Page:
Twenty four government and opposition MPs have taken wing to several countries on tsunami early warning system study tours unaccompanied by a single official or expert on natural disasters, parliament sources said yesterday.
These MPs split into four groups left for Germany, Japan, Australia and Turkey on NGO- funded excursions, while a team of experts and officials sanctioned by President Chandrika Kumaratunga will be representing the country at a regional meeting later this week on establishing an early warning system.
The majority of the MPs who left over the weekend are members of the recently appointed parliament disaster select committee, while a few MPs who are reportedly not linked to the mission have also joined the foreign trip, the sources said.
Environment and Natural Resources Minister A.H.M Fowzie yesterday charged that the select committee which was set up to study the lack of national preparedness during the December 26 tsunami, had no right to go abroad and study tsunami early warning systems.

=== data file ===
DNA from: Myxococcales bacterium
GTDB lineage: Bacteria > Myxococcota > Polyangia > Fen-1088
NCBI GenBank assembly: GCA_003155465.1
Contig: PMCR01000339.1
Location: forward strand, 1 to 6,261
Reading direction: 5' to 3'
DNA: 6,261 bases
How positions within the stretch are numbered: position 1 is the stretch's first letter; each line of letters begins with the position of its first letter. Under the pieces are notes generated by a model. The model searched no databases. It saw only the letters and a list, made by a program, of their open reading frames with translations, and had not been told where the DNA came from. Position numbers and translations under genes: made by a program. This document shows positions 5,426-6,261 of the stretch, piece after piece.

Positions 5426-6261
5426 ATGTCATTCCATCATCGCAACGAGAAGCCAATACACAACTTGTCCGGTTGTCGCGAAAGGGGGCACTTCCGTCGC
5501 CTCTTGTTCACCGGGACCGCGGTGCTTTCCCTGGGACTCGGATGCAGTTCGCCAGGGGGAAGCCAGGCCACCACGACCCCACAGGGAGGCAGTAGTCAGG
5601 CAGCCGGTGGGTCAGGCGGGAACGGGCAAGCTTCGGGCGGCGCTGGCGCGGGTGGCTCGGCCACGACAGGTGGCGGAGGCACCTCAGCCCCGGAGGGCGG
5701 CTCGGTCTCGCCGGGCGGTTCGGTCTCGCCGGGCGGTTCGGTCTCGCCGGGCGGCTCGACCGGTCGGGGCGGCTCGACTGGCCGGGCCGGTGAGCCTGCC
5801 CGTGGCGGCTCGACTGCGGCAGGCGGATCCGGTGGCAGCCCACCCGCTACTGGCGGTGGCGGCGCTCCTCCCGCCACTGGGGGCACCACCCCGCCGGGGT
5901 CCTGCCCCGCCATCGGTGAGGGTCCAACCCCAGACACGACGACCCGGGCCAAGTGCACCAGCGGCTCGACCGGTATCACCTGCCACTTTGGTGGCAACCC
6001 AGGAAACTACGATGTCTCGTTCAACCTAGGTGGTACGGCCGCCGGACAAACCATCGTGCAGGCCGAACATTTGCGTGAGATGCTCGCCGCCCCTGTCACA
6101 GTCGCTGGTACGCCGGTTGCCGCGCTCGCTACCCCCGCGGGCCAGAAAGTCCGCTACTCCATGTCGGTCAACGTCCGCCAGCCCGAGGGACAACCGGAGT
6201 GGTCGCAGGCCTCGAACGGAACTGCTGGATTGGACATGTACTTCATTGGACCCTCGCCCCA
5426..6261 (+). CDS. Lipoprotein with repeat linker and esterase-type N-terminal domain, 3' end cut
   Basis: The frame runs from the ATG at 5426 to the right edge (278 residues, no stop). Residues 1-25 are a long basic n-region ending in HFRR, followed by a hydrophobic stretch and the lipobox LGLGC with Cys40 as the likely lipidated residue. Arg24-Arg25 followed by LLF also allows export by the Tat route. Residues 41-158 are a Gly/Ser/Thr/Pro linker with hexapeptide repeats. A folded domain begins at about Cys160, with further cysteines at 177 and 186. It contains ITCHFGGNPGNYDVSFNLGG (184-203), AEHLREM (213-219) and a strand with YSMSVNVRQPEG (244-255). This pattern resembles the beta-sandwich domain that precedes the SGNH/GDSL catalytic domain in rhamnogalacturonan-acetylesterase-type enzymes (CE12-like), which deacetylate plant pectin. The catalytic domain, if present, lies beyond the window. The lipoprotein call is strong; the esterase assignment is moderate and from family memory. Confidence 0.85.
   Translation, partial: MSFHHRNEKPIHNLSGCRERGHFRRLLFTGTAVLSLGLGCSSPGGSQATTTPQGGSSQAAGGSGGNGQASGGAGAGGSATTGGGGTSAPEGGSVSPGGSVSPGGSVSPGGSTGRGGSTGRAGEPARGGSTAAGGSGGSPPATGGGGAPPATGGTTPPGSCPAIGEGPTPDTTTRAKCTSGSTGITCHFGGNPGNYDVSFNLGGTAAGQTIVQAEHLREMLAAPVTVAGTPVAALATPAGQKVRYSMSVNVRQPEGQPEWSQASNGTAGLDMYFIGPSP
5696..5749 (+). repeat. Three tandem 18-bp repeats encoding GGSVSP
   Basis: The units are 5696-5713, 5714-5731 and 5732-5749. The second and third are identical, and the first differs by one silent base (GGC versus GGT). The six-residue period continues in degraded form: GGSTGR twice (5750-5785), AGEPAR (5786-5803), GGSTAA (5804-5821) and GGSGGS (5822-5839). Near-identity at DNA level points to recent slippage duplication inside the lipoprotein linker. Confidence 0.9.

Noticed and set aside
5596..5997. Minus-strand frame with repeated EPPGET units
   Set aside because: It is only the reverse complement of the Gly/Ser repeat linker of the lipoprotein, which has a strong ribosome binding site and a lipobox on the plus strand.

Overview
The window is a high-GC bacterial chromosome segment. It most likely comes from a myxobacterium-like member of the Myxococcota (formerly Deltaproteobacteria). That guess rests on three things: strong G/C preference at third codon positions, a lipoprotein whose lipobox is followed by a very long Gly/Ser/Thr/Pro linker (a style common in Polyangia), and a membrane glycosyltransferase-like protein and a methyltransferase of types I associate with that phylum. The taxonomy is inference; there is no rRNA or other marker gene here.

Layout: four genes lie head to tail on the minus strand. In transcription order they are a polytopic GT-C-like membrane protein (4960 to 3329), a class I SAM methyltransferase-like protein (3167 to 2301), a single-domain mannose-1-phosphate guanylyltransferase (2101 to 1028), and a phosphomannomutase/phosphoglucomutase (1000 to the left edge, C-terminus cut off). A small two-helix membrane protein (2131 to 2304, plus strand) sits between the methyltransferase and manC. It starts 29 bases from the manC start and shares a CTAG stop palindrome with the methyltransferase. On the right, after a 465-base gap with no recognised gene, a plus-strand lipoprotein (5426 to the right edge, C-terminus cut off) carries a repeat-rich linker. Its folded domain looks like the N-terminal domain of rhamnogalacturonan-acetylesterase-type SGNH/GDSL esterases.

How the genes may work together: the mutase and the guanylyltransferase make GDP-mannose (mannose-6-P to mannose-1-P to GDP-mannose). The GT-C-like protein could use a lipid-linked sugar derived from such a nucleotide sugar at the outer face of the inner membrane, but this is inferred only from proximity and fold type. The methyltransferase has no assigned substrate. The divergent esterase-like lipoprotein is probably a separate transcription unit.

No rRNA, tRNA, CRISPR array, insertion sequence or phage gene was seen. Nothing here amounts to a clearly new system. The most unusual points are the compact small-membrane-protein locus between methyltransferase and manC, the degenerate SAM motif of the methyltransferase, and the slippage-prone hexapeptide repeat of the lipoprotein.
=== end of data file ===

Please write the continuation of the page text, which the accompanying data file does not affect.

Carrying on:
`The committee was appointed to assess the shortcomings the country faced when the tsunami struck`, he said.
The Minister said though he was the minister in charge of matters relating to natural disasters, it was disappointing that he was not consulted by the parliamentarians who went on the mission.
Meanwhile, an official Sri Lankan delegation appointed by President Kumaratunga will leave for Mauritius on Thursday to take part in an official UNESCO regional meeting on the setting up of a tsunami early warning system.
The team comprises Minister Fowzie, Science and Technology Minister Tissa Witharana, Chiefs of the Meteorological department and the Geological Survey and Mines Bureau, a representative of the National Aquatic Research Agency and a Foreign Ministry official. "